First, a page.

The symposium on Hughes, Dickinson and Whitman — often called America’s greatest Civil War poet — drew little attention until Mr. Hamill sent his e-mail soliciting anti-war poems or statements.
The e-mail to “friends and fellow poets” — sent Sunday afternoon — was titled “An Open Letter from Sam Hamill.”
“When I picked up my mail and saw the letter marked ‘The White House,’ I felt no joy. Rather I was overcome by a kind of nausea as I read the card enclosed: Laura Bush requests the pleasure of your company,” said the e-mail.
“Only the day before I had read a lengthy report on George Bush’s proposed ‘Shock and Awe’ attack on Iraq, calling for saturation bombing that would be like the firebombing of Dresden or Tokyo, killing countless innocent civilians.”
Mr. Hamill said the Iraq crisis can be resolved by letting the United Nations complete its inspections and said President Bush has yet to convince the world that war is the “only possible alternative.”
He said he hoped to reconstitute an anti-war movement like the one organized to oppose the Vietnam War. He asked “every poet to speak up for the conscience of our country and lend his or her name to our petition against this war” and to pass along the e-mail to “any poets you know.”
Mr. Hamill said he had expected to get a few dozen responses. He has gotten more than 2,000 so far, including contributions from famed beat poet Lawrence Ferlinghetti; W.S. Merwin, Pulitzer Prize winner and the former chancellor of the Academy of American Poets; Hayden Carruth, winner of the National Book Award; and Yusef Komunyakaa, who wrote poetry while serving in the Army in Vietnam and won the Pulitzer Prize for poetry in 1994.
Yesterday, he posted some of the submissions on a Web site (www.poetsagainstthewar.org). All responses will be posted by Feb. 3, he said.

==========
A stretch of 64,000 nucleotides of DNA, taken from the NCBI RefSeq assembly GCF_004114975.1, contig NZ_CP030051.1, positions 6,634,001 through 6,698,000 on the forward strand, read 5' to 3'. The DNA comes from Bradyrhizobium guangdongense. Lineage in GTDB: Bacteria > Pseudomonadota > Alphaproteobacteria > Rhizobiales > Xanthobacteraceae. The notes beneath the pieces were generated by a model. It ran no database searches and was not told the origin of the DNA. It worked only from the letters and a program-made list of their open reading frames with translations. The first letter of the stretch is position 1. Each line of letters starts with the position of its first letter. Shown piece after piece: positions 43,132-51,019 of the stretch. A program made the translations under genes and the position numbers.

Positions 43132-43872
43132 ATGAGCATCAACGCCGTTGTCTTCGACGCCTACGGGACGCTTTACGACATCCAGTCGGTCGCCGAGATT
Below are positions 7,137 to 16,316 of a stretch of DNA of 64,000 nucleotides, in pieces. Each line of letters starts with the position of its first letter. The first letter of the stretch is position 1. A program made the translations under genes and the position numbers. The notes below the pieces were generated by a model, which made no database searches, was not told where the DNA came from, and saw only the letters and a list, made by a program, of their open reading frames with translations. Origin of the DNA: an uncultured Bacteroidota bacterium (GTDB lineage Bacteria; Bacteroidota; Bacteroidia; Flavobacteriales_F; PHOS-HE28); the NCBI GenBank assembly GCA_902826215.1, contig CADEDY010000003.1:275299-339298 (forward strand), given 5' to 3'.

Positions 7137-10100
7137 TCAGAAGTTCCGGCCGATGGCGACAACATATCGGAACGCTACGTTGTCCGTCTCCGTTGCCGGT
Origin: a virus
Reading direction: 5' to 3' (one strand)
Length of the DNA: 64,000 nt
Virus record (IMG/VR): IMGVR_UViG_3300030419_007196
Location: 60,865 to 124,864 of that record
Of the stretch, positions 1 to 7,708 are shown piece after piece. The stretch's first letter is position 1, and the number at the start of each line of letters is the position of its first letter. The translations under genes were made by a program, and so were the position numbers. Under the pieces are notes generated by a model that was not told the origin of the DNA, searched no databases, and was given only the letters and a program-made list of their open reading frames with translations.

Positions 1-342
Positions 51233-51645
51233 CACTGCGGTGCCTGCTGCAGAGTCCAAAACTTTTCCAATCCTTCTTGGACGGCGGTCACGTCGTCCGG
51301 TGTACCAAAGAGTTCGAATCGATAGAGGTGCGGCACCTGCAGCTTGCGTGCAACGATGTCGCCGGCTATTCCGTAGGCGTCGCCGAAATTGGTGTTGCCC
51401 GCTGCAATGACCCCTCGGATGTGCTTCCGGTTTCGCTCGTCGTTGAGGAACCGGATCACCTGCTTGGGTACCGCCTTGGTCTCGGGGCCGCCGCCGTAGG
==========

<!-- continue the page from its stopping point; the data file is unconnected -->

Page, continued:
Mr. Hamill said the responses have “honored a long and rich tradition of thoughtful and moral opposition by poets and other artists to senseless and murderous policies, including those of our own government.”
In one submission, poet Marilyn Hacker wrote:
“No hope from youthful pacifists, elderly
anarchists; no solutions from diplomats.
Men maddened with revealed religion
murder their neighbors with righteous fervor,
while, claiming they’re ‘defending democracy,’
our homespun junta exports the war machine.
They, too, have daily prayer-meetings,
photo-op-perfect for tame reporters.”

In his own poem — “State of the Union, 2003” — Mr. Hamill wrote:

“I have no god, but have seen the children praying
for it to stop. They pray to different gods.
The news is all old news again, repeated
like a bad habit, cheap tobacco, the social lie.”

Marilyn Nelson, Connecticut’s poet laureate, said she had accepted her invitation to the poetry symposium and criticized the White House for trying to silence the voice of American artists.
“I had decided to go because I felt my presence would promote peace,” she said.
“I had commissioned a fabric artist for a silk scarf with peace signs painted on it. I thought just by going there and shaking Mrs. Bush’s hand and being available for the photo ops, my scarf would make a statement,” she said.
White House invitations have inspired anti-war protests before. In 1965, poet Robert Lowell refused to attend a White House arts festival, citing opposition to the Vietnam War. In 1968, at a White House luncheon hosted by Lady Bird Johnson, guest and singer Eartha Kitt publicly voiced her opposition to the same war.
At a 1972 White House dinner, a member of the Ray Conniff Singers, Carole Feraci, held up a banner reading, “Stop the Killing.”

Well Done Sam.